Measuring and Explaining Criminal Justice

Stephen D. Mastrofski, George Mason University

ABSTRACT
The study of criminal justice has for the most part ignored the most important questions for this field. How much justice is there? What accounts for the delivery of more justice? Of less justice? Most criminal justice research concerns itself with how the justice system operates, why it operates that way, and what effect it has on crime and disorder. How much punishment or social control the justice system delivers is, of course, a legitimate issue, but it begs the more difficult question of how much criminal justice it produces. This paper sets forth an agenda for scholarly measurement of justice and practical evaluations of justice processes -- evaluations that focus on promoting more justice and less injustice. This is accomplished by first considering several ways in which criminal justice might be conceptualized. It turns to some measurement issues. Next it sets forth a few sample propositions, the testing of which would advance our understanding of the circumstances under which more or less justice can be expected. The paper concludes by imagining systems of routine evaluation that would make the amount of criminal justice delivered in a system more transparent to the public and policy makers.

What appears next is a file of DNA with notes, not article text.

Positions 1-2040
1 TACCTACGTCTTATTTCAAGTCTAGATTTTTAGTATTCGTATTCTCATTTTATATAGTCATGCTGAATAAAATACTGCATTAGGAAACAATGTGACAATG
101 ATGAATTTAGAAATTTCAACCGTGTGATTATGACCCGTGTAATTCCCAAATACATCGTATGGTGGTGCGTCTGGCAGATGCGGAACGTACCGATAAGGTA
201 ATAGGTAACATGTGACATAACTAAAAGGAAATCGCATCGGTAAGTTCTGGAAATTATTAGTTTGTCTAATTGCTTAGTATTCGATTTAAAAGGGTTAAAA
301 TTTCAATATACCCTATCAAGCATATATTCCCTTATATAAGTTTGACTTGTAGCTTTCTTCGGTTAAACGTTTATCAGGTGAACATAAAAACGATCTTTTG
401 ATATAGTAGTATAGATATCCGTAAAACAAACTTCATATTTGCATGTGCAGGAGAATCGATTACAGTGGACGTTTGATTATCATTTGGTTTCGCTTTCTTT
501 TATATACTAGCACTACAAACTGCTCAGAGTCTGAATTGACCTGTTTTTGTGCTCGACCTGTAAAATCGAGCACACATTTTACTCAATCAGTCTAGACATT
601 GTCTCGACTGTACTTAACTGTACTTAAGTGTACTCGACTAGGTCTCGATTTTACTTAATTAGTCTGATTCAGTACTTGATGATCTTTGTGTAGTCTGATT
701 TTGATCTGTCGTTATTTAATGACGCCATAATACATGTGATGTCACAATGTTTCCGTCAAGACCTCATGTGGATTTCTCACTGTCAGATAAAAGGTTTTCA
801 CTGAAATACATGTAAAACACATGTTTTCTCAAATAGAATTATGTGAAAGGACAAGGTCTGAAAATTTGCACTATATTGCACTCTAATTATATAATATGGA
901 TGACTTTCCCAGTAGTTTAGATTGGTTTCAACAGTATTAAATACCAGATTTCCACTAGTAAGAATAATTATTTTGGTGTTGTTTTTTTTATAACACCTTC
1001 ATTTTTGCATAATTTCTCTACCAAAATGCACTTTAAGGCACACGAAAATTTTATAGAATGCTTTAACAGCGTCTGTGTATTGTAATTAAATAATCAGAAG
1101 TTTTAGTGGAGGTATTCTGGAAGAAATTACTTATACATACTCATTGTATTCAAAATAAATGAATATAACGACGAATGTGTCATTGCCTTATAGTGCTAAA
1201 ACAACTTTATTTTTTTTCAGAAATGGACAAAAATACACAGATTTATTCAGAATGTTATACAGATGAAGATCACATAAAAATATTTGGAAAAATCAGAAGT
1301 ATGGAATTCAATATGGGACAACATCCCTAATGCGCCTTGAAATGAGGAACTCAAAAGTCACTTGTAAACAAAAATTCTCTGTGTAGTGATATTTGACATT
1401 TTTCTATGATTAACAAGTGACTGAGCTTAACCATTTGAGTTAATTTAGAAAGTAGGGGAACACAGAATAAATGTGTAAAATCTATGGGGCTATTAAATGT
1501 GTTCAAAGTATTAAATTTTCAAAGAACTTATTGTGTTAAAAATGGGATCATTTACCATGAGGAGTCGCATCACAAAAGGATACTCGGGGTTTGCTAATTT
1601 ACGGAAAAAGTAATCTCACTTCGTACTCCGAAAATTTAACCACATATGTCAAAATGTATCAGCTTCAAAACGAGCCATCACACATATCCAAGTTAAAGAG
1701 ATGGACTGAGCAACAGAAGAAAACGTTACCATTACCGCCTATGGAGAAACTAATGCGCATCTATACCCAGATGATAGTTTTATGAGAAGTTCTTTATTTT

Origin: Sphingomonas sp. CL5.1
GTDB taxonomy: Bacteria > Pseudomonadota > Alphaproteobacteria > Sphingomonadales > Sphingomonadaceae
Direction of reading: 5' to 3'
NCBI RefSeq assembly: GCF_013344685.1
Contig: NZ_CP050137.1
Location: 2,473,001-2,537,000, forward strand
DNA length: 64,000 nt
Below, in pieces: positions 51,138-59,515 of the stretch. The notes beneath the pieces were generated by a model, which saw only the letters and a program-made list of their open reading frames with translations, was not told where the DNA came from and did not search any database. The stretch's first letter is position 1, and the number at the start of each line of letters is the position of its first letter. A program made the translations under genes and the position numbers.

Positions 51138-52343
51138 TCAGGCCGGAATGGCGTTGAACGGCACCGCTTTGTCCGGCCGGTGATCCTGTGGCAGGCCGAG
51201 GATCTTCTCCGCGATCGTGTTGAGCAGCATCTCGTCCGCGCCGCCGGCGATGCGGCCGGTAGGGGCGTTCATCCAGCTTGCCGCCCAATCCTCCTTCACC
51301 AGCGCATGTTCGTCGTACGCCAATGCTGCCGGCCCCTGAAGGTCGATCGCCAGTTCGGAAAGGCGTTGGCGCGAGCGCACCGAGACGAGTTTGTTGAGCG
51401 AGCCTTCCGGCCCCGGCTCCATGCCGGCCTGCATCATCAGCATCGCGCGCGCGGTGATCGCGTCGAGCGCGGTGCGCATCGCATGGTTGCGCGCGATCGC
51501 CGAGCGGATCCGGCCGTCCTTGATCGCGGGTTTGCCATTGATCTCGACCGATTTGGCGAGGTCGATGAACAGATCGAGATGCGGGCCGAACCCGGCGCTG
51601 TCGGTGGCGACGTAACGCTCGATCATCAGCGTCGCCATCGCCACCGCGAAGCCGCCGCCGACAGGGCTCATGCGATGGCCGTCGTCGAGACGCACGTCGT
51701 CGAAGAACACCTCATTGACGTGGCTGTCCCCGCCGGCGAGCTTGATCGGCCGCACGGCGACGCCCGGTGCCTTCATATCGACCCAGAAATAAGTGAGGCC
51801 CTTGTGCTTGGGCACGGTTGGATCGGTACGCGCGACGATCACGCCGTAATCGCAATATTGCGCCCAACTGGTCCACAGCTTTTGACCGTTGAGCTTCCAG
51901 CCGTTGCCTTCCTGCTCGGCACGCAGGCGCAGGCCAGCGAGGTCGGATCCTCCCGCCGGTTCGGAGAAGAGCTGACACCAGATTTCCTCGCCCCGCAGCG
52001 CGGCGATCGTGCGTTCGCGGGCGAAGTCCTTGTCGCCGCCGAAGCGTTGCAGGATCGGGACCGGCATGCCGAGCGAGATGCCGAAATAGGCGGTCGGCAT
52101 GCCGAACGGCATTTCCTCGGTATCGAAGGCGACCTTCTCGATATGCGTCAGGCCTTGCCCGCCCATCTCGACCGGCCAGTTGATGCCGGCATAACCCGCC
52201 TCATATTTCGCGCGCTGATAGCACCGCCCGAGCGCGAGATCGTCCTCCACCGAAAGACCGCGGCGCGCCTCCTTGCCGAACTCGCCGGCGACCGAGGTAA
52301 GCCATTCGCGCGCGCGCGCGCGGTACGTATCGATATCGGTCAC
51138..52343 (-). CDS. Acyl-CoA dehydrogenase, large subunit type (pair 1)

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Updated 05/20/2006